Nordic Countries Lead by Cashless Example
February 19, 2021
Before the pandemic necessitated contactless payments, the use of cash was declining in light of e-commerce, fintech innovation and mobile wallets. The 2020 McKinsey Global Payment Report found that across select emerging markets, cash payment shares dropped an average of 17.8% between 2010 and 2020 (from 95.7% to 77.9%). Mature markets saw an even more drastic change—58.9% to 28.1%.
One of the more unique country’s developments in this post-cash era has been Sweden. Jonas Albinsson, Director of Sales & Business Development, Nordic Region, Credorax, notes that of the population,” only 9% are not cash-based, compared to 56% in 2010.”
Sweden and its Nordic neighbors have indeed laid the groundwork for cutting edge cashless societies. Older demographics in Sweden, Denmark, Norway and Finland prefer credit card, while younger consumers gravitate towards digital payments such as e-wallets.
Albinsson has taken a critical look at the Nordics’ sharp deviation from cash and its significance towards questions about a cash-free future.
Changing Global Markets
Although Nordic countries are leading the pack towards cash-free markets, there has been a general global shift towards the change. With customer experience among the most important markers for success, many businesses support alternative payment methods as a means of offering choice and convenience to consumers.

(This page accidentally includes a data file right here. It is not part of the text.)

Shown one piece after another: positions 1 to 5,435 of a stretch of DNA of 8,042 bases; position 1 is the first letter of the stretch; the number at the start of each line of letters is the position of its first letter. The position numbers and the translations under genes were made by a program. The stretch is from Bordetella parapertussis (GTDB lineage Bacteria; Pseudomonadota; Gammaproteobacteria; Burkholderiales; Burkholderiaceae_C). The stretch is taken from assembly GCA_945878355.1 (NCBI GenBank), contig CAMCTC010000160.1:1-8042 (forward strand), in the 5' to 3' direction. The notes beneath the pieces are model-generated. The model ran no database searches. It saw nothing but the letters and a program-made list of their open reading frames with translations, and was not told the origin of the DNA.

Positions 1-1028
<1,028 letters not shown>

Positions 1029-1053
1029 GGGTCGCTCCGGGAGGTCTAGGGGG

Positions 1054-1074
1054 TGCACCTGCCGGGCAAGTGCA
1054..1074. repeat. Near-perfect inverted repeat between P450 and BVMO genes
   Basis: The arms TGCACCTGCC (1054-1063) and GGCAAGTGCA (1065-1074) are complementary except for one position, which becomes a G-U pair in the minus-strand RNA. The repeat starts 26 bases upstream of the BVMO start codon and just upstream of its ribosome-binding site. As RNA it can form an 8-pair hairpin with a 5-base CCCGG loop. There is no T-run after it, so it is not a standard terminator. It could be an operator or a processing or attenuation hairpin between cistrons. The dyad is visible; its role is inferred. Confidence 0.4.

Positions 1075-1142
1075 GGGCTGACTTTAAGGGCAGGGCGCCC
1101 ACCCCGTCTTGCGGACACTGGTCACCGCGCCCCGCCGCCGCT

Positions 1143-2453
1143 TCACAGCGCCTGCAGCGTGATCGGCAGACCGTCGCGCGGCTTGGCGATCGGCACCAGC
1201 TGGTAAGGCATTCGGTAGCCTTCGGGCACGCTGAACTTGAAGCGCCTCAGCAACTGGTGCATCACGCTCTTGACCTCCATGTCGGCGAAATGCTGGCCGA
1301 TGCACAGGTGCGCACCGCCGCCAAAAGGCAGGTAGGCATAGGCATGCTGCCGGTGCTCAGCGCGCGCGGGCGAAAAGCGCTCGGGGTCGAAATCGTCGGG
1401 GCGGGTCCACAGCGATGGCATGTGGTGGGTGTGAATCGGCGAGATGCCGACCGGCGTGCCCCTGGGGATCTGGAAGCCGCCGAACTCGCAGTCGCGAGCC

Enabling these choices has also created less burden to merchants, as there are lower costs and better payment security protection being offered (also making compliance with anti-financial crime regulations possible). And it remains critical to any merchant that desires to expand globally for these infrastructures to be in place.
This concept is widely understood among Nordic countries, which have more prevalent e-commerce ecosystems. The European Union’s statistic agency, Eurostat, calculated that in 2019, 84% of Danes, 82% of Swedes and Norwegians, 73% of Finns purchased goods and services online within the previous year compared to the average 63% across the EU.
Nordic Culture and Going Cashless
Market forces are not the only factors in play: there are culturally significant norms that account for the trends seen in Nordic countries.
As high-trust societies (influenced by the development of politics, business, and culture in the region), it’s not difficult to understand why Nordic populations are more willing to engage in credit card payment. The extension of credit is based on a foundation of trust.
Analysts have noted that Sweden may well become the first cashless society by 2023. The likelihood of those projections remains to be seen, but the trends highlighted in the past year serve as key indicators to the future. Support of e-wallets and digital payments is a must.
The story of Nordic countries is exceptional because of the pace at which they’ve managed to transition to less cash-dependence. The Nordic phenomenon, like Ikea, Spotify and H&M, is likely to expand worldwide.